Fillies and Mares are able to take part in any of the climactic races featuring at Ascot on British Champions Day, but only the British Champions Fillies & Mares Stakes is reserved especially for them. It stands as one of the top all-female races of the season and is always able to draw in some high-quality names.
The Group 1 contest has run under several guises since its inception in 1946, as well as being swatted back and forth between Newmarket and Ascot. In all that time, no trainer has won three successive editions of the race. Aidan O’Brien was the latest to narrowly miss out on a hat-trick having won in 2017 with Hydrangea and 2018 with Magical. In 2019 Delphinia was beaten by a short head by John Gosden’s Star Catcher.
Fillies & Mares Stakes Course Map (Flat Course)
The 1m 4f British Champions Fillies & Mares Stakes begins just after the turn following the winning post with runners travelling away from the stands before taking two right-hand bends and returning to the home straight.
Fillies & Mares Stakes Past Winners
|John & Thady Gosden
|Seal Of Approval
|Sir Michael Stoute
|Alain de Royer-Dupre
|Sir Michael Stoute
|Trick or Treat
|Acts of Grace
About the British Champions Fillies & Mares Stakes
Horse racing is a sport full of tradition. Whether it’s races, courses or the competitors, racing is a sport that celebrates its history. It cannot thrive simply by looking backwards though. Racing has had to innovate in recent times including with the introduction of the British Champions Series.
The Fillies’ and Mares’ Series is one of the five divisions of the British Champions Series. It is comprised of seven races – the 1,000 Guineas, the Epsom Oaks, the Coronation Stakes, the Falmouth Stakes, the Nassau Stakes, the Yorkshire Oaks and finally, the British Champions Fillies’ and Mares’ Stakes.
As the final race of the division, the British Champions Fillies’ and Mares’ Stakes crowns the winner of the series and is therefore a very important contest in the flat racing season. As with the other series finals it had its name changed in 2011 with the introduction of British Champions Day which takes place each October at Ascot Racecourse.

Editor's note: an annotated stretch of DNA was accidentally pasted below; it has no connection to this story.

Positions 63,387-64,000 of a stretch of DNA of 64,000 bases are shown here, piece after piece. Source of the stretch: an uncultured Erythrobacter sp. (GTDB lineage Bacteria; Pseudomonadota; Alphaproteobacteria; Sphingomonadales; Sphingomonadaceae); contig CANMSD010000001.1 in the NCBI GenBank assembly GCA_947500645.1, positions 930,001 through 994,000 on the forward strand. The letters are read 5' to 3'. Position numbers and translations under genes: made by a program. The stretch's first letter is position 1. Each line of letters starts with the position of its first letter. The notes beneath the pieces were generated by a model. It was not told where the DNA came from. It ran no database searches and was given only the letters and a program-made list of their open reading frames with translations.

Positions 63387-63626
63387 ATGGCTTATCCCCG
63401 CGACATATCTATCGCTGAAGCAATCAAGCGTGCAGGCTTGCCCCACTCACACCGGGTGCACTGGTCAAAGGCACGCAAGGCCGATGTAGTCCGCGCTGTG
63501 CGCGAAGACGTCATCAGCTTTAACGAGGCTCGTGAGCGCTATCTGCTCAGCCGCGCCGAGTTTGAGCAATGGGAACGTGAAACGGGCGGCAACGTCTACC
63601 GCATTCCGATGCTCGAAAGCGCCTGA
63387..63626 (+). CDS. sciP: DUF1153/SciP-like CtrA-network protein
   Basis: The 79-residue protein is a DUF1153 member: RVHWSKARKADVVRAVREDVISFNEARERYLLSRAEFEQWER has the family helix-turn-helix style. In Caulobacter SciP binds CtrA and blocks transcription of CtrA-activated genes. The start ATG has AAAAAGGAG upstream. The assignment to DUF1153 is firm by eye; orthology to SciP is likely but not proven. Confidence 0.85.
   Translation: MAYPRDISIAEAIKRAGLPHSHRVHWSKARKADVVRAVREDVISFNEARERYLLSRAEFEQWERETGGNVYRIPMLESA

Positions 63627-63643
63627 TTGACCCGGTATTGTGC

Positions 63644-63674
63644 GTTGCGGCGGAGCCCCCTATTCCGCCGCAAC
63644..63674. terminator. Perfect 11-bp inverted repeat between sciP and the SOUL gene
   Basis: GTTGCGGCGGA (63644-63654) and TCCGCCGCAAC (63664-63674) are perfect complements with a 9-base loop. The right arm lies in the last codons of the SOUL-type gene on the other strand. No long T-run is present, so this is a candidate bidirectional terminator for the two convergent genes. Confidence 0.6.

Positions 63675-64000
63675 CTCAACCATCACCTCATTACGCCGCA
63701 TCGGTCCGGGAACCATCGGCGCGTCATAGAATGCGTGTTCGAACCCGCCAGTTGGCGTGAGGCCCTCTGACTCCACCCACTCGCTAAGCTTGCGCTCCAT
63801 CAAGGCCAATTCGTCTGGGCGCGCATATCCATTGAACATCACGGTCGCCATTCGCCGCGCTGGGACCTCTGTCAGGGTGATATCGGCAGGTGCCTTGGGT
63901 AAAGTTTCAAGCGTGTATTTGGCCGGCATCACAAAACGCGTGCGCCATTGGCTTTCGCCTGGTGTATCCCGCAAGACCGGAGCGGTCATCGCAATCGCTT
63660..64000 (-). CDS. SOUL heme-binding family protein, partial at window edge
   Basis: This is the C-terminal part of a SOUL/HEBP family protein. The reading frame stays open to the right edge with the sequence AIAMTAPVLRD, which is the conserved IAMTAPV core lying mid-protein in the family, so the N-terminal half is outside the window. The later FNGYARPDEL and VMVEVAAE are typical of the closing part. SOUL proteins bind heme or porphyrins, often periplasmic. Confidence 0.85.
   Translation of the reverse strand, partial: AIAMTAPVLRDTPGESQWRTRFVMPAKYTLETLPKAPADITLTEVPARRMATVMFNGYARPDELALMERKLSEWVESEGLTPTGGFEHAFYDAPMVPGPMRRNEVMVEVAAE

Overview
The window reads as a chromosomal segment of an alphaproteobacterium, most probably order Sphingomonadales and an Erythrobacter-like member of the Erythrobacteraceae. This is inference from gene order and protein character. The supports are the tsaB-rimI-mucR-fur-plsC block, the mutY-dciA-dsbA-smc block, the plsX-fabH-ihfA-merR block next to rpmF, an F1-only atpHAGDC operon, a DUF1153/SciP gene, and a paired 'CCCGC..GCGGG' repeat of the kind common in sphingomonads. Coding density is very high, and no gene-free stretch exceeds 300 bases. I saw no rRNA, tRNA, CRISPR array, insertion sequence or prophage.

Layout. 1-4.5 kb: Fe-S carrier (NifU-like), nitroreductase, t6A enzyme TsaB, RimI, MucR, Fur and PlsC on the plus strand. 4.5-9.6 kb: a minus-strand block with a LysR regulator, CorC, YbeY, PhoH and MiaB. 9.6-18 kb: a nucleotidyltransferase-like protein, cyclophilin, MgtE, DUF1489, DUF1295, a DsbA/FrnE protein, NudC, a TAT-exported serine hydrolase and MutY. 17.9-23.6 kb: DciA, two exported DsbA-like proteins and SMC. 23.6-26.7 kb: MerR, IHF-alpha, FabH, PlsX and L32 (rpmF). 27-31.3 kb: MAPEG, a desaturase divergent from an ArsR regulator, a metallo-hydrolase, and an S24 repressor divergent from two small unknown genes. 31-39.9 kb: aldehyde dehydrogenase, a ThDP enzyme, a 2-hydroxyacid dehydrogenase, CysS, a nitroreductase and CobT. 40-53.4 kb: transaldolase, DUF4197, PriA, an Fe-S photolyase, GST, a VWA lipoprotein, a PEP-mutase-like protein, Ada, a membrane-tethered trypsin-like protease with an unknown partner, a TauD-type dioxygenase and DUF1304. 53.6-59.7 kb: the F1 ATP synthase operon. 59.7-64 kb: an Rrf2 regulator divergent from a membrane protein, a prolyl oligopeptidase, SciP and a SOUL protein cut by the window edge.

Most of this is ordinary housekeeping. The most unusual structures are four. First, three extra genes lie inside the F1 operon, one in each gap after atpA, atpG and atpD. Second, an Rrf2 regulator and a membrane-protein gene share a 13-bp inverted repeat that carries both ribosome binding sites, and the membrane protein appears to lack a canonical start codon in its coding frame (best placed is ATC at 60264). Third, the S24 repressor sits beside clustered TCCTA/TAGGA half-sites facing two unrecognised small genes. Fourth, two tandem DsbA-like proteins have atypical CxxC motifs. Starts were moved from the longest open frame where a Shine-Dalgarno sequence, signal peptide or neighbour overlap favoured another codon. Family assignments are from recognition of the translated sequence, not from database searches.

A RACE WORTHY OF GROUP 1 STATUS
The British Champions Fillies’ and Mares’ Stakes was promoted to Group 1 status in 2013, just two years after it became one of the key races on British Champions Day. The journey to top level status actually started back in 1946 when the race was first run at Ascot as the Princess Royal Stakes, named after Princess Mary (shown above).
The Princess Royal Stakes was an instant hit with many of the leading fillies and mares competing in a race that always took place in the latter stages of the flat racing season. The prestige of the race was made clear when the current system of grading was introduced in 1971 as it was given Group 3 status.
Little has changed in the nature of the race over the years. It’s still open to fillies and mares aged three and older and run over a distance of one mile, three furlongs and 211 yards (it’s commonly written as one mile and four furlongs on race cards). The name and course have changed more than once though.
The first of those changes came in 2008 when the race was renamed the Pride Stakes and transferred to Newmarket. That move saw the race scheduled during Newmarket’s Champions’ Meeting in October and coincided with a move up to Group 2 level. The move to Newmarket proved to be short lived as the race was back at Ascot for the first British Champions Day in 2011, the first year in which it went under the current name.
Throughout the changes in venue and levels the British Champions Fillies’ and Mares’ Stakes has always produced top quality winners. The likes of Attica Meli, Snow Bride and Ouija Board have all won this contest but only two horses have one more than once – Shebeen (1974, 1975) and Crystal Capella (2008, 2010).
DUNLOP’S LONGEVITY SUMMED UP IN ONE RACE
John Dunlop’s death in 2018 hit the world of horse racing hard. The Arundel-based trainer was a permanent fixture in the lives of many involved in the sport and several leading trainers learned a great deal from Dunlop. His 3,000+ winners came over a number of decades and included many of the biggest races on the flat including the British Champions Fillies’ and Mares’ Stakes for which he holds the training record with nine wins which were spread over 40 years when it was the Princess Royal Stakes.
Lester Piggott, the jockey with the most wins in the race, managed just one fewer victory with eight which were themselves spread by 25 years. As mentioned above, only two horses have won this race more than once with Shebeen the only horse to win in consecutive years.